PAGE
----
A Home Office spokesperson said: "We always aim to process applications as quickly as possible, although Her Majesty's Passport Office will not issue a passport until all checks upon nationality, identity and eligibility are satisfactorily completed."

Image copyright Henry Curteis
Image caption The Curteis family have been separated from their third child since May

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Source: Google News Philippines | Netizen 24 Philippines

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By On July 24, 2018

US Air Force is giving away retired turboprop light attack aircraft to Philippines

MELBOURNE, Australia â€" Sources in the Philippines have confirmed that it is the unidentified destination country for turboprop light attack aircraft, which the U.S. Air Force planning to have the planes disassembled before being shipped overseas.

The sources said the government of the Philippines had been offered the North American OV-10 Bronco twin-turboprop light attack aircraft earlier this year after it had requested the transfer of spare parts for the type that were being stored by the U.S. government, and the Philippines subsequently inspected the aircraft and found them suitable for use.

Defense News understands the aircraft, which have been retired from U.S. military since the mid-1990s, will be provided free-of-charge to the Philippines, most likely as part of an assistance package to the country’s military. However, the south-east As ian country will be liable for the costs of transporting them from the United States, with the transfer expected to take place later this year and the aircraft expected to be ready for service in early 2019.

A Philippine Air Force pilot checks the controls of one of four OV-10
A Philippine Air Force pilot checks the controls of one of four OV-10 "Bronco" attack aircraft donated by Thailand to the Philippines. (Photo credit should read JAY DIRECTO/AFP/Getty Images)

In a solicitation posted on the fbo.gov website on July 19, the U.S. Air Force Materiel Command’s Life Cycle Management Center at Hill Air Force Base, Utah said it was seeking bids to disassemble four Rockwell OV-10 Broncos which will then be crated, shipped over seas and reassembled for a Foreign Military Sales case.

The solicitation also noted that the four aircraft are a mixture of two OV-10A and two OV-10G+ aircraft. The aircraft were formerly owned by NASA, with the two OV-10G+ heavily modified in 2015 and used by U.S. Special Operations Command for combat evaluation in the campaign against the Islamic State in the Middle East before being returned again to NASA.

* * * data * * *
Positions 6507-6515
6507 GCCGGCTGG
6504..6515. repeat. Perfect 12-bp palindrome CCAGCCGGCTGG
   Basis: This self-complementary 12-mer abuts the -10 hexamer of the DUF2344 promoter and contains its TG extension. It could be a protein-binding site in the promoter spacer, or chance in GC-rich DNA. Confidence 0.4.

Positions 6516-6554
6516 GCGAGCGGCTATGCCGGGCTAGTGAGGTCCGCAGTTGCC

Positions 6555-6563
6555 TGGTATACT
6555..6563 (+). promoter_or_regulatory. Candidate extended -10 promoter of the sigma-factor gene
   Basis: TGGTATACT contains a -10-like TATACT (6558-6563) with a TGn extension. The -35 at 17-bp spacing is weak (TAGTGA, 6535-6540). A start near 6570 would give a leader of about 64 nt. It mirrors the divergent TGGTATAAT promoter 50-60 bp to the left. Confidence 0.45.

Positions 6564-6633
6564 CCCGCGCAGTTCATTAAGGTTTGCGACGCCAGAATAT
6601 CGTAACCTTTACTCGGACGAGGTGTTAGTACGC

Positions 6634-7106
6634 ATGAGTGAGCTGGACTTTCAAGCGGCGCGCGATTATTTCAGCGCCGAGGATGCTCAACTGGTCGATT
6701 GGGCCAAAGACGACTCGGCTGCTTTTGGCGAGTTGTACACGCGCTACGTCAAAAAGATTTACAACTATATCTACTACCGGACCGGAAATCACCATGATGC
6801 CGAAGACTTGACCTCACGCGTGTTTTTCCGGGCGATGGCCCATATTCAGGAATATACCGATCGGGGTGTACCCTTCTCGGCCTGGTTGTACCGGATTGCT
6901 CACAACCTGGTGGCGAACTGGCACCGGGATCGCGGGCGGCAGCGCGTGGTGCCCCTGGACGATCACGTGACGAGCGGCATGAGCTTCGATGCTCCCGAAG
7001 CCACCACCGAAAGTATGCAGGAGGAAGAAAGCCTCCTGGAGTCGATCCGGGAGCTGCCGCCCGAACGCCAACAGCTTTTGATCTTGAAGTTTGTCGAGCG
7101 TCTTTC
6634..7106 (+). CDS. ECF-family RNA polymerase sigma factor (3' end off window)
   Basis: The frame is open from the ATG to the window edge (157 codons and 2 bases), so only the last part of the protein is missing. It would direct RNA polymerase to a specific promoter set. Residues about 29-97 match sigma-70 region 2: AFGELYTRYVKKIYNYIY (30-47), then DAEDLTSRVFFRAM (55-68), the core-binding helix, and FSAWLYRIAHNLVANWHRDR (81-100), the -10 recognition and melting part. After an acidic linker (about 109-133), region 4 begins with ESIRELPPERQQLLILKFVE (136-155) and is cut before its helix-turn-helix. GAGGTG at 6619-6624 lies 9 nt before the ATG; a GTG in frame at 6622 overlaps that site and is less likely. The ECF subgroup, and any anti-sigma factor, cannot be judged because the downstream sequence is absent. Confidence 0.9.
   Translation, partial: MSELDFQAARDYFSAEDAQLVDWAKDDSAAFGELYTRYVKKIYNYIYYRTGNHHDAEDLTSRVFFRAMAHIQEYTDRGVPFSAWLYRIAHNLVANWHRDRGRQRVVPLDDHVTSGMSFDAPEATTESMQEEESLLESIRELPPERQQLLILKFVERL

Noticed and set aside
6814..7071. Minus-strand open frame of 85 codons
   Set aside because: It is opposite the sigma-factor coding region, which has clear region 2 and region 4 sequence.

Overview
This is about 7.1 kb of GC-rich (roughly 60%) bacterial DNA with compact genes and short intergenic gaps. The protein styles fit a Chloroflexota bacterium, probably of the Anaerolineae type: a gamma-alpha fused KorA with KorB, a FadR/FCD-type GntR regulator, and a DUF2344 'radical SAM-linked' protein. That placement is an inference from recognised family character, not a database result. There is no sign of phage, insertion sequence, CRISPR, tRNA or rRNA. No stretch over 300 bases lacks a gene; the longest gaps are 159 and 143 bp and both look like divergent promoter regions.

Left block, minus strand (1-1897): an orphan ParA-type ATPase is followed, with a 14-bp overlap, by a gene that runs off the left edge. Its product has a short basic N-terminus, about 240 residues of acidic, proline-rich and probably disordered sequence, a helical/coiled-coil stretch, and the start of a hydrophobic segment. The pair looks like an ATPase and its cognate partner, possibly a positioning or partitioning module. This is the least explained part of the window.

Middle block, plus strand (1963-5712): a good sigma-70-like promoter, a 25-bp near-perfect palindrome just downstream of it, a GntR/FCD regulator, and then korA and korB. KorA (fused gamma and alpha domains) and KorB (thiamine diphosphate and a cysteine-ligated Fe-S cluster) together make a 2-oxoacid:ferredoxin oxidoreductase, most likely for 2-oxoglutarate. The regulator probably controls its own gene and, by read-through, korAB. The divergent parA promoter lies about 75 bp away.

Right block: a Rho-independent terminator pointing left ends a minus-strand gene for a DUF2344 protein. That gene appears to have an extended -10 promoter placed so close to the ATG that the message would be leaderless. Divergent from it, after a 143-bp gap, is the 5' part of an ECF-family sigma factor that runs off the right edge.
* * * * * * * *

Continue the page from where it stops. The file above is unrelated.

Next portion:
The USAF solicitation hints at these modifications, noting that the two OV-10G+ aircraft had “over 5,000 new wires installed” during their last upgrade, with the bid winner needing to pull back the wiring for storage into the fuselage prior to their being shipped overseas where the wires will be rerouted as part of the reassembly process.

Earlier documents relating to the modifications had indicated that the aircraft were modified with a L3-Wescam MX-15Di Eletro-Optical turret, Link 16 tactical datalinks, full -motion video, a glass cockpit and the ability to fire the BAE Systems Advanced Precision Kill Weapon System GPS-guided rocket.

The OV-10G+ were demilitarized and returned to NASA following the trials, having flown 120 combat sorties in less than three months. However, the Philippines is hoping to re-activate at least some of the modifications upon re-introducing the aircraft into its inventory.

The Philippines is the last operator of the OV-10 Bronco, with its air force currently operating between eight and 10 aircraft. It also possesses several airframes that have been put into storage. The country has previously upgraded its OV-10s to employ laser-guided bombs designated by troops on the ground, although these were not used during its recent operations against Islamic State-affiliated militants in the south of the country where only unguided rockets and bombs were used.


Source: Google News Philippines | Netizen 24 Philippines